The 2023/24 Premier League season will see the triumphant return to the top level of English football for the historic Luton Town FC.
The last time the club played in the top tier was the 1980s, prior to the Premier League rebranding and the money that eventually came with it, so it’s fair to say that the top level now looks very different.
So, what can the players and fans of the Hatters look forward to in the upcoming season?
Money, Money, and More Money
Younger football fans may not be aware of how the Premier League started, but essentially the top clubs in the country wanted a way to make more money independently, from things like TV rights and sponsorships. Nowadays, even the lowest-finishing team in the Premier League can expect to bring in over £100 million in the season, which would certainly be a step up for a team that’s only twice ever spent more than £1 million on a player.
For the time being, Luton would be expected to maintain their current squad but if they want to compete properly in the Premier League, they will need to heavily invest for future seasons. There are already plans in motion for a stadium upgrade, so they’ll soon be ready on that front at least.
Currently, Luton has their main shirt sponsors as energy company Utilita and vehicle specialists Star Platforms, although apart from sponsors for the back of the shirts, that’s about it. Premier League clubs often sell sponsor space on shirts for the sleeves as well, and being in the top league will certainly open the door to offers.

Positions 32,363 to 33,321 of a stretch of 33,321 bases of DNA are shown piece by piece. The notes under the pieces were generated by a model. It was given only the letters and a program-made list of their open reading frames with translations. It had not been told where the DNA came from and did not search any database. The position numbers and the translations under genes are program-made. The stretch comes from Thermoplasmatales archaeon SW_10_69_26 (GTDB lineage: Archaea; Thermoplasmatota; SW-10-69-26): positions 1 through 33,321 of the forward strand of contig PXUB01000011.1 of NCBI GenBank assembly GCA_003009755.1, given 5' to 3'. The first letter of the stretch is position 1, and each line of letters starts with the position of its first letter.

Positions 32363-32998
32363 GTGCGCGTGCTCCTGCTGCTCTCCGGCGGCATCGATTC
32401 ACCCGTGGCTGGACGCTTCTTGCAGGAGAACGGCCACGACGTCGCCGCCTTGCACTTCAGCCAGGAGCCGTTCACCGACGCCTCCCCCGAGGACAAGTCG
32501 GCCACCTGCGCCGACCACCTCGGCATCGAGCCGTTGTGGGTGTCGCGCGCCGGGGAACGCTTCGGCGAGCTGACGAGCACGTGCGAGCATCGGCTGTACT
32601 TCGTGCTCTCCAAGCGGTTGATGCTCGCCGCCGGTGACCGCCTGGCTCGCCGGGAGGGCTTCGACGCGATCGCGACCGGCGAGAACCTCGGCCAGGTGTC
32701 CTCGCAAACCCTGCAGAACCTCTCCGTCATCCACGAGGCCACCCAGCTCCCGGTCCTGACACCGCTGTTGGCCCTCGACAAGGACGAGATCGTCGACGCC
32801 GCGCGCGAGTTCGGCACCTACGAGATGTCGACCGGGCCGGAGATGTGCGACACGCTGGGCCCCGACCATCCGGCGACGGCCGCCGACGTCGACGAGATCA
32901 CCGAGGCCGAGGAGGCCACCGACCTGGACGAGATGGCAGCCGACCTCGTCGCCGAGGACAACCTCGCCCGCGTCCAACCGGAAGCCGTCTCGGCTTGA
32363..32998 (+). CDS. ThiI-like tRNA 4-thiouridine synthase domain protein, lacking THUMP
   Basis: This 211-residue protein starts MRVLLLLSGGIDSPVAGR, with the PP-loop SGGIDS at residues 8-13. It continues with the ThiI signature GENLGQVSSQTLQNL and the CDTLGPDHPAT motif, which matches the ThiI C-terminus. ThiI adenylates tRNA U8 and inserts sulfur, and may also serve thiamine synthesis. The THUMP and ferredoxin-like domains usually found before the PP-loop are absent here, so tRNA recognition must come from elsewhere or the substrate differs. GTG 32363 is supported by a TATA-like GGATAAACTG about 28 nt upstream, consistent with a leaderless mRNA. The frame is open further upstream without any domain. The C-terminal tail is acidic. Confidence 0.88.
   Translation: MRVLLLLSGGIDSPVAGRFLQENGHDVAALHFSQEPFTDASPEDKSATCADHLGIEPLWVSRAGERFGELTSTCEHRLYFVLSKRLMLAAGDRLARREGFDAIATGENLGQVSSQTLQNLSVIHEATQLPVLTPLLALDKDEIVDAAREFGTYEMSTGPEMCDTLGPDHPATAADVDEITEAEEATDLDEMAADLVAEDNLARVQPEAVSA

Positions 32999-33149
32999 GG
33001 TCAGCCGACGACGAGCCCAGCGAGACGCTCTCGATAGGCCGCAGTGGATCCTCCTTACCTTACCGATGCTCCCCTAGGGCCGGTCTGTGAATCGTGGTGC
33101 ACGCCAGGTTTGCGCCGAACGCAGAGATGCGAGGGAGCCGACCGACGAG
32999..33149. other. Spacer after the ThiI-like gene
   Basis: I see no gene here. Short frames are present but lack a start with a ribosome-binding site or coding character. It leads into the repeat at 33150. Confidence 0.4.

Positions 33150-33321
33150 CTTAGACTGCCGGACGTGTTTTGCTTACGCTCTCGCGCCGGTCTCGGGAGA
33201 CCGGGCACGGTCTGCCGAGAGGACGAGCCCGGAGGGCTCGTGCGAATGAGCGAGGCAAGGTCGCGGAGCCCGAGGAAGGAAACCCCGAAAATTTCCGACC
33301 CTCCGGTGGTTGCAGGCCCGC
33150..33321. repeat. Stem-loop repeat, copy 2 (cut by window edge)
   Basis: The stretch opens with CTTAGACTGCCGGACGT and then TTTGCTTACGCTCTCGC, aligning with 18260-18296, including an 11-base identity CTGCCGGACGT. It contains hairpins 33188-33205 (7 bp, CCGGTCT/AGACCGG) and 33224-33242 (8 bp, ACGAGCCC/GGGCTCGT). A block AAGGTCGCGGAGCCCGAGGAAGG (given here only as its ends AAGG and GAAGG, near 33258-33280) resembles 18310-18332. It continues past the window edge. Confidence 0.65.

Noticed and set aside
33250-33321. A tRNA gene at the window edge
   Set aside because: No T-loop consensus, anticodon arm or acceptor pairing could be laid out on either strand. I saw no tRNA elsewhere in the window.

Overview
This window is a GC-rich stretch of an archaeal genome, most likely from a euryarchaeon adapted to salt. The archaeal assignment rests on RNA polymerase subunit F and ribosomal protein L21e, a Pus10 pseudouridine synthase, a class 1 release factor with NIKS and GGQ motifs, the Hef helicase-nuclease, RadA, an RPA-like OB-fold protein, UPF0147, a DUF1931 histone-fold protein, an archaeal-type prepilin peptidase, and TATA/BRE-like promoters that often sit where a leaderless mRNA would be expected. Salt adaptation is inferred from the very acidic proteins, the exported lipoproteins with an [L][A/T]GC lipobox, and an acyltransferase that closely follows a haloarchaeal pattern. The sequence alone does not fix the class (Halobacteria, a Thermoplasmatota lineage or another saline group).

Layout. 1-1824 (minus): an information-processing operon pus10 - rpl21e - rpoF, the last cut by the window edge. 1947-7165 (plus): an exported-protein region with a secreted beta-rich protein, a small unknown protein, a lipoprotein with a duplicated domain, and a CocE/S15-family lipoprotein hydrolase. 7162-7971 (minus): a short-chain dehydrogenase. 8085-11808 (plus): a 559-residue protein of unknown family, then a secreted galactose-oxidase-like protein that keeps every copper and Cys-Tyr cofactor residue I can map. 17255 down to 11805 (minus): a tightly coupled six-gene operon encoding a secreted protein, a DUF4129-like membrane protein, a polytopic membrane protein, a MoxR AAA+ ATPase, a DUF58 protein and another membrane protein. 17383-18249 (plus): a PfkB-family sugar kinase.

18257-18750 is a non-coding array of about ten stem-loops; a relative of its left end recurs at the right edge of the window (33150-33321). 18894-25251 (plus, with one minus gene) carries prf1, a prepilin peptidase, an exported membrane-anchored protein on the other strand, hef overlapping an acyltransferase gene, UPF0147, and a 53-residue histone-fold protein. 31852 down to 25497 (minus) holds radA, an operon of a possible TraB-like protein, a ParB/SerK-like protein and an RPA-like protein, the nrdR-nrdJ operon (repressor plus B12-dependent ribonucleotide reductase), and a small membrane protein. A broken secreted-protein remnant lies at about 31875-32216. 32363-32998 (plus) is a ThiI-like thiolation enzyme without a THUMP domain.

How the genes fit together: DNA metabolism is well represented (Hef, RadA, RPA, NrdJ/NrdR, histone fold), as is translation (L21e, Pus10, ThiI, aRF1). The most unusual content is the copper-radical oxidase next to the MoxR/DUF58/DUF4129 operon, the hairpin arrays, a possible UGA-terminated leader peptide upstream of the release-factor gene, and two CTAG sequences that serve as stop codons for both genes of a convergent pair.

One of the more common industries for sponsorship in all English leagues has been casinos and betting. To take one example, Watford FC just signed a sponsorship deal with casino MrQ for their 2023/24 campaign, which will see the brand appear around the stadium and on shirts with Watford players likely to form part of the site’s slots promotions over the next few years. Though the Premier League will ban betting sponsors on the front of shirts from the 2025/26 season, clubs like Aston Villa are still, somewhat controversially, opting for this route until then.
If Luton can find a local partner like that then they could look to maximizing the revenue they make from the season, even in the worst-case scenario of going back down again.
Playing in front of 10,000 spectators is one thing. Knowing that you’re playing in front of 2 million is something else, and that’s not even including the American viewing numbers. The vast majority of Luton’s players will be facing this for the first time and despite the fact that they are all professionals, the jump will almost certainly rattle the nerves a little.
Unfortunately, there’s not much that can be done to prepare for this besides some psychological prep work, and in the case of newly-promoted teams, it’s often a major factor in whether they get sent immediately back down again.
Luton does have one little bonus to help them compared to other teams, however. Their story of dropping from the top to the bottom and climbing back up is an inspiring one, and even opposition fans may be more welcoming of them than others. The Brits love an underdog story, after all.